February 23, 2013: Don't Break a Leg

That is Matt to the left and Kelsey to the right.
My "ride" down the mountain

Well I didn't break a leg (thank goodness), but I did completely tear my ACL. Yes, completely...meaning Level 3. A total detach. I spent some time in the Vail ER and in their attached physical therapy center. And it was quite the journey getting there. But thanks to my new friends, Matt and Kelsey, I made it safely.

Seeing the beautiful Vail Ski Area and the Rockies from my back, head first down the mountain, on a sled, pulled by skiers was quite the experience. I now know what skiing rubber neckers look like from the vantage point of the casualty. Very interesting. I sure wish I had a camera on my helmet for the journey down.

Let's start where it began, in the back bowls of Vail; specifically Blue Sky Basin. Note on the location (per Garrett); we couldn't have been any further out for a ground rescue. We spent the entire morning skiing across Vail to arrive at that destination. Garrett, Mike and I were enjoying a day full of fresh powder and testing my ski skills to new levels. I was actually doing quite well with great tips from my pro-like comrades.

My tragic Heavy Metal run was in the lower middle...only one black diamond.
Per the website, this run is for Intermediates looking for a challenge.
Can't blame the terrain.

On our last run before lunch, Garrett and I looked down on the difficult mogul run full of small obstacles. In Garrett's defense, he pointed me to an easier run one over. "I think I can do it" was my response. "No doubt you can do it. Are you sure?" Of course I was sure, so off I went.

Garrett stayed at the top to make sure he was there if I got into trouble, which I obviously did. I'm not sure what exactly happened,but halfway down the "Heavy Metal" run, I bit it. My left ski got planted and I twisted my leg in the dramatic fall. I felt a snap. Garrett came to my rescue and removed my tangled ski. Relief came and the pain was gone. "I'm okay," was my response to Garrett. I felt fine.

After a little maneuvering, I tried to put my skis back on. "Are you sure you don't want to walk it the rest of the way down?" Garrett questioned. My response was "I'm fine". Unfortunately my knee didn't agree. I had no stability in my left knee. Garrett then grabbed my skis and me, the poles. "Follow in my footsteps," was Garrett's instruction. That I did and after assessment of the situation with Mike at the bottom, we all agreed that I wouldn't be getting back on skis that day.

Now the interesting part. I was expecting a lift back to Vail Village on a snowmobile. Not so lucky. Instead my ride was a pull sled. The picture above gives you a full visual of my ride. So imagine Matt pulling the sled and Kelsey following behind on skiis guiding me like a papoose with two ropes. All I kept thinking was 1) I now know that I never want to be put in a body bag alive and 2) Ben Lane would love this ride.

The most interesting part of the sled ride wasn't the pull, but the lift. Yep, lift. We needed to take a chair lift to get out of the back bowls. They literally lifted the sled (with me in it) onto a table that was attached to the top of the chair. With Matt and Kelsey on either side, I laid on my back watching the chairlift mechanisms do their thing while hearing their radios report of the many other injuries on the mountain.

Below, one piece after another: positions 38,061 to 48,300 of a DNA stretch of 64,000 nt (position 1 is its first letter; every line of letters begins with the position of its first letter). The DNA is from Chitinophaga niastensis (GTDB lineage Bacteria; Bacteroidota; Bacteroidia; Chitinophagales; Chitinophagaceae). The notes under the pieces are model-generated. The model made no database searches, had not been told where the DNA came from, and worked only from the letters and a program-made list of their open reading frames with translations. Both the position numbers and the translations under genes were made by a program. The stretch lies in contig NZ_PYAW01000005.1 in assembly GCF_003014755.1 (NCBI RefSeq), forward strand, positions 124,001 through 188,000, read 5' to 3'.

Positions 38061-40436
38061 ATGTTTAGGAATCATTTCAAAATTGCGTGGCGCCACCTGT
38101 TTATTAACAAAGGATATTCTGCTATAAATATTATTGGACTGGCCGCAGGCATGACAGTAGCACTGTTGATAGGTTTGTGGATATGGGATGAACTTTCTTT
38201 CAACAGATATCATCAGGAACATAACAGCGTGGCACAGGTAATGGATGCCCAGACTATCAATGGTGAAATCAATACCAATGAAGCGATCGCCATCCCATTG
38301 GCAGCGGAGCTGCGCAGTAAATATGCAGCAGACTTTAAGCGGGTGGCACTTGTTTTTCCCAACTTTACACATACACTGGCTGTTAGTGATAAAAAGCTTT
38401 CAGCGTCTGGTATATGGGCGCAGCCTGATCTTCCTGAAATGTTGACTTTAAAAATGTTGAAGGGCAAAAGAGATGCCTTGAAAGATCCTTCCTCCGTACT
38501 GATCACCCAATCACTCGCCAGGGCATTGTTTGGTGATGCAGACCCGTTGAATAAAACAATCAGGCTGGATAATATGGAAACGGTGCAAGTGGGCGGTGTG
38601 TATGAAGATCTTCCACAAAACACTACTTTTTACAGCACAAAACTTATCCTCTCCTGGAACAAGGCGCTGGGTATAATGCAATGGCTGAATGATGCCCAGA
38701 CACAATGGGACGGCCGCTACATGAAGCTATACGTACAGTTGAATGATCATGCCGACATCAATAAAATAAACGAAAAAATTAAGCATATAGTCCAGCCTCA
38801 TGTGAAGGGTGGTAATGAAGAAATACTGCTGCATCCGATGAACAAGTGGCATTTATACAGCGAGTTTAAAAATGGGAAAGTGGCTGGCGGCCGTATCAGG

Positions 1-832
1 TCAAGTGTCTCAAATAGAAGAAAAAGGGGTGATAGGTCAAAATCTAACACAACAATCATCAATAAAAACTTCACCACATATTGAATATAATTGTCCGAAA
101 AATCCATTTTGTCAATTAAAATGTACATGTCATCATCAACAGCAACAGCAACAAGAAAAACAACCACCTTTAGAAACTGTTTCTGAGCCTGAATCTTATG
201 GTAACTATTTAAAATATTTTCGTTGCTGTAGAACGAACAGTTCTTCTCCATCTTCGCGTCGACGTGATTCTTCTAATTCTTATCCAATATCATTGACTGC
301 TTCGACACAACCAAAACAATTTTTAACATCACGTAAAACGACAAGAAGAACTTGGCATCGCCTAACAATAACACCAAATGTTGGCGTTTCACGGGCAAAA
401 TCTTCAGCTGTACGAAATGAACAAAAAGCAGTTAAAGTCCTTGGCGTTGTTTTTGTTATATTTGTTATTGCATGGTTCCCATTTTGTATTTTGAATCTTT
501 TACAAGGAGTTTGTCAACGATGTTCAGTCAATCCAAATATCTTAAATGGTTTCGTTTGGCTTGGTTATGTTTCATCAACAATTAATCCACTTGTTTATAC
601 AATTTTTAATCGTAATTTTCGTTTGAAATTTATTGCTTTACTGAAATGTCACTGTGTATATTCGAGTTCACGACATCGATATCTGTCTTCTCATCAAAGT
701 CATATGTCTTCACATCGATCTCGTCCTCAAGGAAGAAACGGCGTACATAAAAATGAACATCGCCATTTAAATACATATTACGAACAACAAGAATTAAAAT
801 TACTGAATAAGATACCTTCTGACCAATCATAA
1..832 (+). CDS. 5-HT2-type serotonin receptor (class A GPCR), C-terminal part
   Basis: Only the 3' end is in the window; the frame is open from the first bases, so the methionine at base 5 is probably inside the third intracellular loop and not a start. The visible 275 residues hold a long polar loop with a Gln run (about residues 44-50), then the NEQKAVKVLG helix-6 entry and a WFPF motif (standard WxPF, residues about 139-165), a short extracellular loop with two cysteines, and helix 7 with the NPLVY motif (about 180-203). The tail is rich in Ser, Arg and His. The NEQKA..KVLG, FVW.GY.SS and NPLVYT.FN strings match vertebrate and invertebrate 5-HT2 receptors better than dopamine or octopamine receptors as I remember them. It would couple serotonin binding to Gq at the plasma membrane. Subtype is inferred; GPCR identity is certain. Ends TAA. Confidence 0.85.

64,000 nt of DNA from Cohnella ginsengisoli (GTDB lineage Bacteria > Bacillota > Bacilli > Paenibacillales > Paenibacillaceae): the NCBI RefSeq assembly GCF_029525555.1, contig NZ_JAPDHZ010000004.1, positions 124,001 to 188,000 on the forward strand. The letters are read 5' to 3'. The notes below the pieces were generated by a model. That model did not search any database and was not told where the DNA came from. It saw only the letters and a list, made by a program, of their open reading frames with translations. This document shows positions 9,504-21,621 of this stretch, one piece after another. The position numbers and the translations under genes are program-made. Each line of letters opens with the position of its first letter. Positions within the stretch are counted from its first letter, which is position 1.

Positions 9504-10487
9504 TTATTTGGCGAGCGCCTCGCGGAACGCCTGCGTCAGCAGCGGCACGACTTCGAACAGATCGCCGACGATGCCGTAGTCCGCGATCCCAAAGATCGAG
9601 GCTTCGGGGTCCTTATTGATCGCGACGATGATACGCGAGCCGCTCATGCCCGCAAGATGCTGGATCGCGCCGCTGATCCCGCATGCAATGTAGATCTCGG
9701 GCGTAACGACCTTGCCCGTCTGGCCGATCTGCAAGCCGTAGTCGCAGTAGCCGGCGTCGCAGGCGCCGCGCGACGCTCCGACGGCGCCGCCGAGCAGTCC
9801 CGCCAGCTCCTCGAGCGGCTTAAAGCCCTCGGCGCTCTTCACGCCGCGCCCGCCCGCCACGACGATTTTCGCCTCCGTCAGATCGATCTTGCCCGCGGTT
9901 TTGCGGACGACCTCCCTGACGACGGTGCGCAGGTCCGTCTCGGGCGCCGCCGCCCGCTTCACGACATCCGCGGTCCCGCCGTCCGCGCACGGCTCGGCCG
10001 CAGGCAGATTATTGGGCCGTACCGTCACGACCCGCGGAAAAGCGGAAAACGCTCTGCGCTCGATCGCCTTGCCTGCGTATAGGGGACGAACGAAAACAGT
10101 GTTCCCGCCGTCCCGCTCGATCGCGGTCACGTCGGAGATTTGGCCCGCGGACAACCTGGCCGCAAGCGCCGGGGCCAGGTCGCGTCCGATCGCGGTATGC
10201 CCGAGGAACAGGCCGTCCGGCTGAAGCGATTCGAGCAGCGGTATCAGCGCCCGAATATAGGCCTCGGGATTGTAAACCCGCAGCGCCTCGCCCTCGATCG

I took a deep breath and said a prayer as the chairlift stopped mid-trip with me rocking on my back staring at the Heavens. As we sat/laid in the stillness, Matt told me of a man who just broke a leg. It was so bad that people could hear the break when it happened. They had to administer a line for pain meds prior to his chair transport. This stop was for him. My own anxiety quickly went away as I said a prayer for this poor man.

After completing the hour long journey down the mountain, the rescue duo, along with the medical shuttle team, simply lifted the sled and pushed me in the back of a van. Onto a gurney at the next stop and voila, I arrived at the ER. I tried to tell the ER nurse that I felt fine, no ER was necessary. Just a little wobbly. She factually stated what was apparent to everyone else but me. "Ma'am, it is very likely you completely tore your ACL." Obviously an injury not uncommon to this ER.

So 2 hours, 3 nurses, 3 x-rays, 1 doctor and 1 physical therapist later, Garrett and I were on our way home. With a brace in place, some walking practice, and warnings on the days ahead; we drove away from Vail less one ACL. It was history. My body now only has one. What was also obvious to me was that two are necessary.

In light of my mantra of "when life gives you lemons, make lemonade"; I'll highlight the positives. First off, I have no pain. Really. They say it will come soon from the impact of the injury and then after surgery. Right now I still feel fine. I just need the brace on for stability and some occasional ice.

I also see this as a key opportunity to take in healthcare and the workings of the system from a patient's perspective. This will be very helpful with my new business venture. It's always good to experience life from the eyes of your consumer.

Lastly, Garrett is a really good nurse and healthcare advocate for me. He has scored many brownie points this weekend. This gives me some some relief in knowing what old age will look like when everything in my body goes to heck. I really do think he will feed me oatmeal from a spoon when the time comes. And I do want to take a stab at Heavy Metal again. Next year...

Awaiting my ER results









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